THE LAW AND POLITICS OF INTERNET ACTIVISM:
|By ANITA RAMASASTRY|
|Wednesday, Jun. 05, 2002|
On May 21, I received an email informing me that the World Trade Organization (WTO) was going to dissolve itself and create a new organization that would "have human rights rather than business interests as its bottom line." Why? Because of "recent studies which indicate strongly that the current free trade rules and policies have increased poverty, pollution, and inequality, and have eroded democratic principles, with a disproportionately large negative effect on the poorest countries."
I read the message and laughed. I knew it was a joke - some would say a clever one at that. The message had originated from the Yes Men, a group of Internet activists who have used the web and other tools to spoof and protest various aspects of globalization.
Not everyone thought it was a spoof, however. Members of the Canadian Parliament debated the issue on the floor. One MP inquired about the impact that the WTO's dissolution would have on Canadian lumber, agriculture and other trade disputes.
In response, the WTO informed the public that the "WTO representative" who had issued the announcement was actually an imposter. No dissolution was contemplated; the WTO was alive and well.
While parodies such as the email may be meant to be funny, it turns out that the WTO takes them very seriously. Could it sue the Yes Men, on the basis of this or similar parodies, arguing that they have violated copyright and trademark law? The First Amendment's strong protections for parody suggest the answer should be no, but the WTO may still try.
The Yes Men and the WTO: A David and Goliath Story for the Internet Era
What do they do? In past appearances, the Yes Men have attempted to startle and shock audiences by proposing "solutions" built on free-trade ideas. For instance, they have proposed selling votes to the highest corporate bidder, making the poor recycle hamburgers to cure world hunger, and permitting countries to commit human rights abuses with a system of justice vouchers modeled after pollution vouchers. Offering contemporary versions of Jonathan Swift's "Modest Proposal," the Yes Men use satire in an attempt to wake us up to some of the logical consequences of globalization.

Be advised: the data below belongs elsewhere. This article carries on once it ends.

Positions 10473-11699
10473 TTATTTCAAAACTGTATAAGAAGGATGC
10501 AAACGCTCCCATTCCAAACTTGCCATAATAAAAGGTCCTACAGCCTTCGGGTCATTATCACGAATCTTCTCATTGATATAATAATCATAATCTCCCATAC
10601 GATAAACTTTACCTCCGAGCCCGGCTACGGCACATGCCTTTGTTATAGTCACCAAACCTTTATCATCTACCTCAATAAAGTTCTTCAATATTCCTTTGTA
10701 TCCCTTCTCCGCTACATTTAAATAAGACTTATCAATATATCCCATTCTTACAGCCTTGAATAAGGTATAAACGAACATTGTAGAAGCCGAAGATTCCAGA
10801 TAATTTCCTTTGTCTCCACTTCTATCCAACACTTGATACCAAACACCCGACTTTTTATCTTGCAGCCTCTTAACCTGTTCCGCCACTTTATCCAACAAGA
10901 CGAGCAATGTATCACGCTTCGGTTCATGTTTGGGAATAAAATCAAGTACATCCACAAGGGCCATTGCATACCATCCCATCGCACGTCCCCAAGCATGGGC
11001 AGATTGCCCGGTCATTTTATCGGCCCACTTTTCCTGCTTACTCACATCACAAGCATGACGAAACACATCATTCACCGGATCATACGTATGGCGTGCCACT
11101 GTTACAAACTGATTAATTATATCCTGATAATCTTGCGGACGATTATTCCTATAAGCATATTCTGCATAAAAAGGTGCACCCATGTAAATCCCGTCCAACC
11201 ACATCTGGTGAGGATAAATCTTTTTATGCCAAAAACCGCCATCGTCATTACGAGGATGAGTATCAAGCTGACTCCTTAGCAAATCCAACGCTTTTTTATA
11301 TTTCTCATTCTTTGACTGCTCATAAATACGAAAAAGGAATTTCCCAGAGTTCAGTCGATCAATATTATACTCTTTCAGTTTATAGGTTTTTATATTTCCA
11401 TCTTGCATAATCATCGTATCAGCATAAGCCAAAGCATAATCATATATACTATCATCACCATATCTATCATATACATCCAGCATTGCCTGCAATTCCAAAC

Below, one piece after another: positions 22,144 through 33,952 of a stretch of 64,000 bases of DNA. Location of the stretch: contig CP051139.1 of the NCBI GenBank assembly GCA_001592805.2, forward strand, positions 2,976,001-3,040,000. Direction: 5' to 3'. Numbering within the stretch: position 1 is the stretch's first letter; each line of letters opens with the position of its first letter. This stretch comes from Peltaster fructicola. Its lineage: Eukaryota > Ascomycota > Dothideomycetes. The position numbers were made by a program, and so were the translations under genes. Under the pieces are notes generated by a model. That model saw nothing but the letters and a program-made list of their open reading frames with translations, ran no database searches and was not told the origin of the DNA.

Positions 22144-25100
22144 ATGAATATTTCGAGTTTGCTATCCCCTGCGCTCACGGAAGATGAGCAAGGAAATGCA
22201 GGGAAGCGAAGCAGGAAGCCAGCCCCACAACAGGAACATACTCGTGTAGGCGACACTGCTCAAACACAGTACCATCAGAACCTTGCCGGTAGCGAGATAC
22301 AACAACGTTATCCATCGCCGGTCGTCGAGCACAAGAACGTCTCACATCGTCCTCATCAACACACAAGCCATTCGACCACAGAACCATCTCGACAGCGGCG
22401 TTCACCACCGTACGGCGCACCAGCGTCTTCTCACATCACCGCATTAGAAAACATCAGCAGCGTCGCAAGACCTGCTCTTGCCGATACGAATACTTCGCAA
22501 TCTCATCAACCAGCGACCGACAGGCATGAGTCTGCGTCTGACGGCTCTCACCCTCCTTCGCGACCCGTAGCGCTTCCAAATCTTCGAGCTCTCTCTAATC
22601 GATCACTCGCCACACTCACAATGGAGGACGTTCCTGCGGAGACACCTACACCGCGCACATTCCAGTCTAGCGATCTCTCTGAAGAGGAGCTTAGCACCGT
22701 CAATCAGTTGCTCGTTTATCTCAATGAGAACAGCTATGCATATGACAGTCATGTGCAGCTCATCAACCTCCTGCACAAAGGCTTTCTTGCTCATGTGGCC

This is not the first time that the Yes Men have taken on the WTO. They maintain a website (www.gatt.org), which is a parody of the WTO website. (Its name refers to the GATT - the General Agreement on Tariffs and Trade, the treaty that was a precursor to the WTO.)
The website was created in 1999, as a response to the WTO ministerial meeting in Seattle. Its creator was RTMark.com, another group of Internet activists, who sponsor so-called "mutual funds" and invest in Internet activism projects.
In 1999, the WTO protested the creation of the website and issued a press release denouncing such websites as false and misleading. And later, in 2001, prior to its ministerial meeting in Qatar, the WTO attempted to shut down the website. It issued another press release - this time specifically aimed at Gatt.org.
In the second press release, the WTO described the parody site as "A fake WTO website [that] has been created to deceive Internet users." And it suggested illegality, noting that "the use of WTO designs, logos and materials is strictly unauthorized. . . "
Finally, in November 2001, the owner of the Gatt.org website received a call from the host of its webpage, Verio. The WTO had contacted Verio and asked them to shut down the gatt.org site for copyright violations.
The Yes Men Strike Back: Parody-Creating Software Anyone Can Use
The Yes Men, however, did not cower in the face of the WTO's demand. Indeed, rather than shut down their site, they developed a new software tool to create more parody sites: open-source "parody-ware" that allows any Internet user to create a parody.
For example, if you want to spoof the website of CNN or Nike, you could acquire a domain with a similar or related name such as CNNN.com or Neeke.com and use the software to create the parody. The software duplicates the website, and then changes words and images as desired.
The Parameters of Parody on the Internet: Can the WTO Sue?